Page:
Google CEO Eric Schmidt hinted during the company's Q4 2006 conference call yesterday that Google would enter the television advertising market via software on set-top boxes.
"There are many reasons to believe that the targeting technology that we have invented can really apply well, that people will pay -- advertisers in particular will pay much higher rates for ads that are targeted than ones that are untargeted," Schmidt said in response to a question about whether Google is interested in the TV advertising market.
"So for example, set-top boxes can help you target to end users and the set-top boxes are now IP-addressable. So there's a lot of evidence that as we link our systems into the systems of people who are operators, we can get another leg up on targeting and ultimately provide both a more useful advertising experience for the end user and also a better advertising experience for the advertiser themselves in terms of conversion."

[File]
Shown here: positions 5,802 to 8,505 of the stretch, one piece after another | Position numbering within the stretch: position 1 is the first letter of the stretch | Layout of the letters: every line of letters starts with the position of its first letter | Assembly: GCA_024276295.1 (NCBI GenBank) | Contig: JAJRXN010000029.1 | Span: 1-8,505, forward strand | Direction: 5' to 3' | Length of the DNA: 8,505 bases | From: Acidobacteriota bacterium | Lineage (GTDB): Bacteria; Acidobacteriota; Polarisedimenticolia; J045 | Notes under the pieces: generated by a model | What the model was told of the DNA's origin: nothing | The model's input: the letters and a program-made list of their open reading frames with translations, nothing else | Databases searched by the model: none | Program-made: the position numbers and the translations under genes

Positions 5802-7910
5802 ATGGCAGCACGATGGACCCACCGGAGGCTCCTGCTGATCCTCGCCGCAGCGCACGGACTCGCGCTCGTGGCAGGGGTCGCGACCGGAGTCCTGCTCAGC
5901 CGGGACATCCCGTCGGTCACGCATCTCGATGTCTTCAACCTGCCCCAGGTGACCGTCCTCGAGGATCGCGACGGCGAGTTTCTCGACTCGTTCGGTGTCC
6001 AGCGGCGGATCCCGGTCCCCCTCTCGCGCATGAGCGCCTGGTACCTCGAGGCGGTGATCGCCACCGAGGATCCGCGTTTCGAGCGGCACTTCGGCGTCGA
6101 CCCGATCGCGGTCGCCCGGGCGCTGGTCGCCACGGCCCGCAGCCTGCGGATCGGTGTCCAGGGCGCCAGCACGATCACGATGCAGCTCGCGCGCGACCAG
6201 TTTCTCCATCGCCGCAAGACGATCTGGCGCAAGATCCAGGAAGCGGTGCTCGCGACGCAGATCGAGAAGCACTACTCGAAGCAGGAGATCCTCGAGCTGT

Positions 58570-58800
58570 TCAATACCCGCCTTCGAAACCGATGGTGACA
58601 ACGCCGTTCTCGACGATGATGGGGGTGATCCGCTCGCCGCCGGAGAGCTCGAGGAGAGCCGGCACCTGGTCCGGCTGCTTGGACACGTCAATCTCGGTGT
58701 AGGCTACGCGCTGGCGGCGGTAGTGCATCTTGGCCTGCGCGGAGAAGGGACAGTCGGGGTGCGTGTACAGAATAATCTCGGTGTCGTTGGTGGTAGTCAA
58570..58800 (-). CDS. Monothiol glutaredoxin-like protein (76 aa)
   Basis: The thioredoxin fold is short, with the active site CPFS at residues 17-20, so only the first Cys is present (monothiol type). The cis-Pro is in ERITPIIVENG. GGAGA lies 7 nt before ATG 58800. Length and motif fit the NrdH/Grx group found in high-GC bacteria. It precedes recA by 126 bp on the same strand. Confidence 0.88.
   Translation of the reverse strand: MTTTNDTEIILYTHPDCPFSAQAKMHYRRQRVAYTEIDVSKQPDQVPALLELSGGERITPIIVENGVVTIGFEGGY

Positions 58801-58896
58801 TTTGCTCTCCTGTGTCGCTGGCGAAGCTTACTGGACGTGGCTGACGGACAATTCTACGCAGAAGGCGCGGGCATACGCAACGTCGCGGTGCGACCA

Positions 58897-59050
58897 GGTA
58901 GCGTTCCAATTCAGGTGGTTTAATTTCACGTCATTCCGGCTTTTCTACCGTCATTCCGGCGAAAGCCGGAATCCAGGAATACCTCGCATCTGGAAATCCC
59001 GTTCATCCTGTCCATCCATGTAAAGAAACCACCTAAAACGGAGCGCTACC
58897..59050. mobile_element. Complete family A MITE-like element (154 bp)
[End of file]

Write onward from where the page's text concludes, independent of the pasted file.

A full transcript from the call is available at Seeking Alpha.
This is not the first time that Google execs have expressed interest in the television ad market. Last year, Google Vice President Marissa Mayer told broadcast executives at the Edinburgh International Television Festival that networks should consider Google a friend, not an enemy, of networks and content producers.
Google's first foray into the television market, which involved paid TV program downloads only at Google Video, met with disappointment.
More recently, the idea of Google TV was the subject of an elaborate hoax on YouTube.